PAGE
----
To all my friends, old and new...
To quote Tim Minchin (who is, in my opinion, an undervalued philosopher of our time):
“Love is nothing to do with destined perfection
The connection is strengthened, the affection
Simply grows over time… Like a flower
Or a mushroom, or a guinea pig
Or a vine, or a sponge, or bigotry... or a banana
And love is made more powerful by the ongoing drama
Of shared experience, and the synergy of a kind of symbiotic empathy or... something”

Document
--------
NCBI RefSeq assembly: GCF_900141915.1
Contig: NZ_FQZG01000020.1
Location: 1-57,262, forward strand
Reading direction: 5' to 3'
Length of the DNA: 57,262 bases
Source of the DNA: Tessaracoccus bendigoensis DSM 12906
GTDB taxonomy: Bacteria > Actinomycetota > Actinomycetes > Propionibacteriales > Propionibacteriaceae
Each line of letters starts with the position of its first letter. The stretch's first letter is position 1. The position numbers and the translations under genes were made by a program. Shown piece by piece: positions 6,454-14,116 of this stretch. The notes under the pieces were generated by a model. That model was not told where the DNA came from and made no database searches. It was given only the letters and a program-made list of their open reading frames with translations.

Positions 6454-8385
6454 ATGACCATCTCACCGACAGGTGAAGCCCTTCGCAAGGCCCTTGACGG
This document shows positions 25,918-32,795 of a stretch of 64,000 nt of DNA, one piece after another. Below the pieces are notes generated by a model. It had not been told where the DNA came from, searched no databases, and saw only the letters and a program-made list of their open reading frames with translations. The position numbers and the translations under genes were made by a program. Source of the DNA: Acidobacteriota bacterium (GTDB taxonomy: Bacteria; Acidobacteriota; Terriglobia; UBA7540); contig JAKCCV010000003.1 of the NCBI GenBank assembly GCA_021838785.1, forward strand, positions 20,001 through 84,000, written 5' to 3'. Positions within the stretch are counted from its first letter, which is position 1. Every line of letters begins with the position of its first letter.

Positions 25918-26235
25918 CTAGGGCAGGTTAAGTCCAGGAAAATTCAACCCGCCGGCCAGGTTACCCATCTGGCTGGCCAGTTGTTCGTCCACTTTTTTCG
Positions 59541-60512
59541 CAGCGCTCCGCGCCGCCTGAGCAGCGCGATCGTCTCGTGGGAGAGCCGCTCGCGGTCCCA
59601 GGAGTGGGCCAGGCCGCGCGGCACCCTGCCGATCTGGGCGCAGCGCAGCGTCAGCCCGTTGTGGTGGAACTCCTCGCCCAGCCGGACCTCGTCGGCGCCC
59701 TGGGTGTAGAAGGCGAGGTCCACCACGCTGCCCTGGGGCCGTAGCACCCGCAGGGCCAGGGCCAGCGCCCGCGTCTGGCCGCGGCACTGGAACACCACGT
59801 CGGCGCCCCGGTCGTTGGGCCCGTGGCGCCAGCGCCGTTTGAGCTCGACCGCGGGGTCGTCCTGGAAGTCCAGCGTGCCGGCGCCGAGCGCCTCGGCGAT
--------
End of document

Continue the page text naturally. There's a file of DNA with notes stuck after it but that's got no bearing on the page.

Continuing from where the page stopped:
As Minchin eloquently observes, all love (familial, platonic, and romantic) is strengthened and solidified by the impact of the things we experience and share with that person, and the time we spend in their presence. When we stay in one spot, we accrue a kind of tribe – people with whom you interact on a daily basis, people you live with, work with: people who are easy to reach out to and for, because they exist within our sphere of everyday convenience. But for the traveler, this is not so: when one moves from place to place, one has no sphere of convenience or routine. So who are the people who make up the traveler’s tribe? At this point in my life – having just moved countries to live in a new city where I know no one - I am able to divide the people I know into three distinct groups. Old friends: who I have known for years (this includes family), and with whom I have shared many experiences; transient friends: who I met on the road, and with whom I vaguely keep in touch; and new friends: the connections I am trying to forge with the people I meet in my new home.